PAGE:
FORT MYERS, Fla. - How far is too far when it comes to punishing your child ? Under Florida law, parents do have the right to discipline their children, but only to a certain extent. As we learn more about the death of a 3-year-old who was wrapped tightly in a blanket as a form of "discipline," when does discipline cross the line and become child abuse?
Dating back to the late 1800s, Florida parents have been able to legally discipline their misbehaving kids. "You are allowed to discipline your children and what is non-excessive corporal punishment," Attorney Devin Mace with Fried and Fried, P.A. In Fort Myers. "There was a case where a child was beaten with a belt, then a shoe. Not okay. What is not excessive? A typical spanking."
Mace says as long as no harm is done, like bleeding, bruising, burns, broken bones, or suffocation, it's legal. But, in the case of Michael McMullen who died after investigators say he was wrapped tightly in a blanket as a form of "discipline," Mace says, "That is so far beyond from what we are talking with a typical spanking. I've not seen anything that suggests that you could wrap your child up like cattle or something like that."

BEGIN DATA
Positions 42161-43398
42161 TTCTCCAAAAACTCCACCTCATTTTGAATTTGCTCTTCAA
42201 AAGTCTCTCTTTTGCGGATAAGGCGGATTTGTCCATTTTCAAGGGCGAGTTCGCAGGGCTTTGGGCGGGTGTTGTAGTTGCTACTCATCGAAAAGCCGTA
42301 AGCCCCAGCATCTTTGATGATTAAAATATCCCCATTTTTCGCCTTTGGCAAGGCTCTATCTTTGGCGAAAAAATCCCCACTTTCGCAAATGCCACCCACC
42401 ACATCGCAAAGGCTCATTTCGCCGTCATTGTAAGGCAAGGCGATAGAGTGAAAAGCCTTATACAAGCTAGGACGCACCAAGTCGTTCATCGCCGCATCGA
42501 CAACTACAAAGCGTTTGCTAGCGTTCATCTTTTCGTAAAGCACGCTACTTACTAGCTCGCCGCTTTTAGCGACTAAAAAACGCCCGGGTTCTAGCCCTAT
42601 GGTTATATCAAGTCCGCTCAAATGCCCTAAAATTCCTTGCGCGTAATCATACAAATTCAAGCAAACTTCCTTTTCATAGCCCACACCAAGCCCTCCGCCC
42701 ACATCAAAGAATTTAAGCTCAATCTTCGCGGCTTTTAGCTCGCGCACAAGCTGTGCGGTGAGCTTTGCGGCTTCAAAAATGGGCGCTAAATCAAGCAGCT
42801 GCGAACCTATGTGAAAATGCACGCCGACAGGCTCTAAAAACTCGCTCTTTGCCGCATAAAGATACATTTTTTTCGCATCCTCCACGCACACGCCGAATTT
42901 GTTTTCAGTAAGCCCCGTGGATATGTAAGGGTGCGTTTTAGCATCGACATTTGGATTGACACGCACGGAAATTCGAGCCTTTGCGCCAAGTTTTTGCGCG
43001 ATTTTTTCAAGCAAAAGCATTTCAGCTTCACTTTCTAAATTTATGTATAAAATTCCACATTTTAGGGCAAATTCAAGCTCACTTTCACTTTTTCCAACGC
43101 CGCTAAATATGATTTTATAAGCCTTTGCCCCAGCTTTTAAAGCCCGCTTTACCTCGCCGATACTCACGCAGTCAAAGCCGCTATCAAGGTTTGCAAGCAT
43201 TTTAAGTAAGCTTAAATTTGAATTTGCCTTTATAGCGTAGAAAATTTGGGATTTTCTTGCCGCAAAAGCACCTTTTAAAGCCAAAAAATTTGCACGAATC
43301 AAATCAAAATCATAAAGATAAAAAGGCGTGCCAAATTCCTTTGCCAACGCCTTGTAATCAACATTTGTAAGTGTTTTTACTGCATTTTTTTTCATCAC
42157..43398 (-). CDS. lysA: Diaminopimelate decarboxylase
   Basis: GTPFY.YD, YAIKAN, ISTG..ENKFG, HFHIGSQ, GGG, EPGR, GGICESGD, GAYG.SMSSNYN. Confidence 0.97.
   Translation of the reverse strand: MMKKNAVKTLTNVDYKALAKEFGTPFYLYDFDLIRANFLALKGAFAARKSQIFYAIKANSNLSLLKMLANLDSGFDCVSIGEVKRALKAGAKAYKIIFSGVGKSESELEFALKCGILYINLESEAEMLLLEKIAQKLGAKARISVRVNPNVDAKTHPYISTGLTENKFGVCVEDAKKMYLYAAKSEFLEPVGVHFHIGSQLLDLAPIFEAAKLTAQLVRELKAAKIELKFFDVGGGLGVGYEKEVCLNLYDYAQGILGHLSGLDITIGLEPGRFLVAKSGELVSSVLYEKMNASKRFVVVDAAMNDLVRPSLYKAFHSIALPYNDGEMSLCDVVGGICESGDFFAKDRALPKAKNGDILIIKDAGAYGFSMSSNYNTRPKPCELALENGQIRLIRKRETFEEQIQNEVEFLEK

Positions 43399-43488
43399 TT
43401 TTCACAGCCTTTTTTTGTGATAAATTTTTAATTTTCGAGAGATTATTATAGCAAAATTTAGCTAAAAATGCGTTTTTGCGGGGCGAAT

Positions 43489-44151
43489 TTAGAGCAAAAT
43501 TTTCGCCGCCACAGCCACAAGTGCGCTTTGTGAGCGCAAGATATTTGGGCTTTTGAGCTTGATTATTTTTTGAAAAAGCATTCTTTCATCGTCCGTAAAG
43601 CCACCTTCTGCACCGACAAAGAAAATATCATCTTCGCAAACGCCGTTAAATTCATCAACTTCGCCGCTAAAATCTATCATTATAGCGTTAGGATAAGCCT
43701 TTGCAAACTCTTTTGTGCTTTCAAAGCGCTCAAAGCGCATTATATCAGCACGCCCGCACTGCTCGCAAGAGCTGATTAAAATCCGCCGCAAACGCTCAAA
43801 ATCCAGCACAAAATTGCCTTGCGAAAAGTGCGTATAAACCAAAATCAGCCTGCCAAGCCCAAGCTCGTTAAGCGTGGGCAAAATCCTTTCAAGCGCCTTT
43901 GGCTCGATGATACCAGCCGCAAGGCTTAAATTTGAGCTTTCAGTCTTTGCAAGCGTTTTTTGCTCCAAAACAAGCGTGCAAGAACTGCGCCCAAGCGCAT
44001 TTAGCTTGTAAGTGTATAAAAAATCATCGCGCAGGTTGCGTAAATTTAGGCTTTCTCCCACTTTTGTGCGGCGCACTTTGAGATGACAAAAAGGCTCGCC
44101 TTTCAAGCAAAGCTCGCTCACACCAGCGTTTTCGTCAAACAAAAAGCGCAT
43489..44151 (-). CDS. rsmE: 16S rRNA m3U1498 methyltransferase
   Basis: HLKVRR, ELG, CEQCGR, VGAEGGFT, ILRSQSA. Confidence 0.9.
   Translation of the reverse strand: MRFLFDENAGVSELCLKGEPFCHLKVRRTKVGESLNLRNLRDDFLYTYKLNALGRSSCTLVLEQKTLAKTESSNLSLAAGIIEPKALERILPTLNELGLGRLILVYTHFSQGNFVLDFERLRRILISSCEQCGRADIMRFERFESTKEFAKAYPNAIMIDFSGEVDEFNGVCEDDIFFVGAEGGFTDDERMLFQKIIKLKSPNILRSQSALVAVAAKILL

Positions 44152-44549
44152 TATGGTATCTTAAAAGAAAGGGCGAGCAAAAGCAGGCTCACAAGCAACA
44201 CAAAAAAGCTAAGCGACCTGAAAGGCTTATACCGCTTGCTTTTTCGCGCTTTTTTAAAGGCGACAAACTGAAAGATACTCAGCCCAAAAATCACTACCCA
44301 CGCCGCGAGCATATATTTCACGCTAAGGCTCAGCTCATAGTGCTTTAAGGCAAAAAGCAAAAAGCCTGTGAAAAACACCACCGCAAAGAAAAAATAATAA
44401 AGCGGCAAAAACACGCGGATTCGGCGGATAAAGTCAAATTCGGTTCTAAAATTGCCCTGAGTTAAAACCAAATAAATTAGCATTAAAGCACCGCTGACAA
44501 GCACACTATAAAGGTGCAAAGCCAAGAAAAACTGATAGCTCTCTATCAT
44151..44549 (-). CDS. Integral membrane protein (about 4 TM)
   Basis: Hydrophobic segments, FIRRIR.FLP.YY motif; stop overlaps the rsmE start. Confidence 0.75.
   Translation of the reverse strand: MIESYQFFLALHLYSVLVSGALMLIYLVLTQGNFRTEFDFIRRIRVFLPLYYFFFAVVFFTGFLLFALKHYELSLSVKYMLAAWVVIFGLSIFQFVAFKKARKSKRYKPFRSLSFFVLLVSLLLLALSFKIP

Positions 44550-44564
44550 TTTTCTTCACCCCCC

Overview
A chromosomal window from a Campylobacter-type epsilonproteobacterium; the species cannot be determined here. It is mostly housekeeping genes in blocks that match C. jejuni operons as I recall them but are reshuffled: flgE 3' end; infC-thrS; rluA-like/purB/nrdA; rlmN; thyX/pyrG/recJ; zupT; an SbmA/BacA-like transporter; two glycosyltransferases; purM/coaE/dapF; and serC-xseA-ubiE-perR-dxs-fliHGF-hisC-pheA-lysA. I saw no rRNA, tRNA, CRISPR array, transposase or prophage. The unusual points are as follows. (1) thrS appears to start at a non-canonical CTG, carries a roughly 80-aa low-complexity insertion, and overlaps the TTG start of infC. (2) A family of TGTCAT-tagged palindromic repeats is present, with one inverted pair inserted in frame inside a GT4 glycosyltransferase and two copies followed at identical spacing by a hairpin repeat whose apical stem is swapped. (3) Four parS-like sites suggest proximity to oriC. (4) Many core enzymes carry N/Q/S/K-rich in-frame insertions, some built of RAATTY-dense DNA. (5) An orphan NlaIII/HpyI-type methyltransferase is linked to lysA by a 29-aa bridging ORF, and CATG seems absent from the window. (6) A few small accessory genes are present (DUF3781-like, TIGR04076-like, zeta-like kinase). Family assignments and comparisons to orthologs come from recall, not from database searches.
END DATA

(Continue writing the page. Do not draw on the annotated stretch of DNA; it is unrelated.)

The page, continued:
"This is very new to me," Child Psychiatrist Dr. Omar Rieche said. "From time to time, I have parents ask me about corporal punishment as far as spanking, when it should occur and what not. But, this is really a bizarre case."
Rieche has never heard of the punishment method of "wrapping." He says parents who turn to physical discipline when they're angry tend to get carried away. If that happens, the law doesn't always protect them.
"You cant just say black or white," Mace said. "It's not absolute just because you say corporal punishment, I am allowed to discipline my child doesn't mean you still won't be prosecuted and ultimately found guilty of child abuse once you cross that line."
We asked DCF how they determine if discipline against a child has gone too far. A spokesperson said that decision is only made by law enforcement.